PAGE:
We fled into a local eatery to avoid the prying eyes of the city's youth, but little did we know that our journalistic journey was not over. Not by a long shot. The restaurant was called Buca di Beppo, which translates roughly to Joe's Basement; literally to Giuseppe's Hole. It was neither a basement nor a hole, since we had to ascend a maze of stairs and corridors in order to find our table. Before we even got our menus open, we were greeted by an overjoyed woman who offered to take our picture. She posed us in a variety of ways, then left for a while. We wondered whether they were on to us — whether they were printing out those pictures to post on the L.A.'s Most Wanted List. The terror gradually faded, though, when our waiter came around. He warned us that the portions were super large — "Family Size," they called it. We had unwittingly stumbled onto another conspiracy. In order to investigate these tremendously large portions, we interviewed a nearby gaggle of women. I was unable to get a word in, since they were too invested in their discussion of the ocean, and how they lived so close that their lawns were basically pools, and how the air they woke up to was saltier than we were at hearing this. We never did get any of the answers we were looking for.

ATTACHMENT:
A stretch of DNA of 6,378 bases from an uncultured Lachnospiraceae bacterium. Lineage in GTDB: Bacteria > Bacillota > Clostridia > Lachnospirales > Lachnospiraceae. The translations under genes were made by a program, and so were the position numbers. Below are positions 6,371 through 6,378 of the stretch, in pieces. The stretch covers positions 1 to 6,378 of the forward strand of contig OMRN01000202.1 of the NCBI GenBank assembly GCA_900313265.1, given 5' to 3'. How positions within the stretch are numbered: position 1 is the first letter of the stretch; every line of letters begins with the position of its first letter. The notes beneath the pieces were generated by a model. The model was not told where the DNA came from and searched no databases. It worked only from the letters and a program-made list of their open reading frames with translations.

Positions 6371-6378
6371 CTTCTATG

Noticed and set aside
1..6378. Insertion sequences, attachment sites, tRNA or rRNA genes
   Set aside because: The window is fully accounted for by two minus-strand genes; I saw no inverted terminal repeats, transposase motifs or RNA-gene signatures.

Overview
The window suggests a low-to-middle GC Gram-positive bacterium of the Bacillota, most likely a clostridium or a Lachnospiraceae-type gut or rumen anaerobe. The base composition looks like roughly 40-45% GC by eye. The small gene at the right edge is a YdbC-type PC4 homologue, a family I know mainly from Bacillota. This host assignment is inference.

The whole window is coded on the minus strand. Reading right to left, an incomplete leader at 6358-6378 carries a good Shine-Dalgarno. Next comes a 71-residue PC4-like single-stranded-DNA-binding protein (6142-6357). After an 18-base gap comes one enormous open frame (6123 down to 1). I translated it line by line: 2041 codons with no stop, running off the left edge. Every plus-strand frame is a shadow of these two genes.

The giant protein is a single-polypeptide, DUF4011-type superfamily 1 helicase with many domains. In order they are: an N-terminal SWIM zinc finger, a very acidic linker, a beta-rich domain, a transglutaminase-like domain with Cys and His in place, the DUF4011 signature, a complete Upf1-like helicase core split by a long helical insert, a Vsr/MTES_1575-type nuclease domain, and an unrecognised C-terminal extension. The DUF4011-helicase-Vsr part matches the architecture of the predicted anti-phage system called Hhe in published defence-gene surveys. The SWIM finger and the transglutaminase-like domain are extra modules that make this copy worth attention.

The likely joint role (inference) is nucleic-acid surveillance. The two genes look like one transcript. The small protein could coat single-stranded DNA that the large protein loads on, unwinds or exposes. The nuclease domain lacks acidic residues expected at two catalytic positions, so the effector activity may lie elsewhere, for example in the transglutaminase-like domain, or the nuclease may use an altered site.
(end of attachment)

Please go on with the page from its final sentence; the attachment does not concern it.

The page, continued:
Overall, it was a fun time. We almost got kidnapped by Scientologists and pushed off a mountain, and we ate like the privileged youths we are. If I had to go back to L.A., it wouldn't be against my will.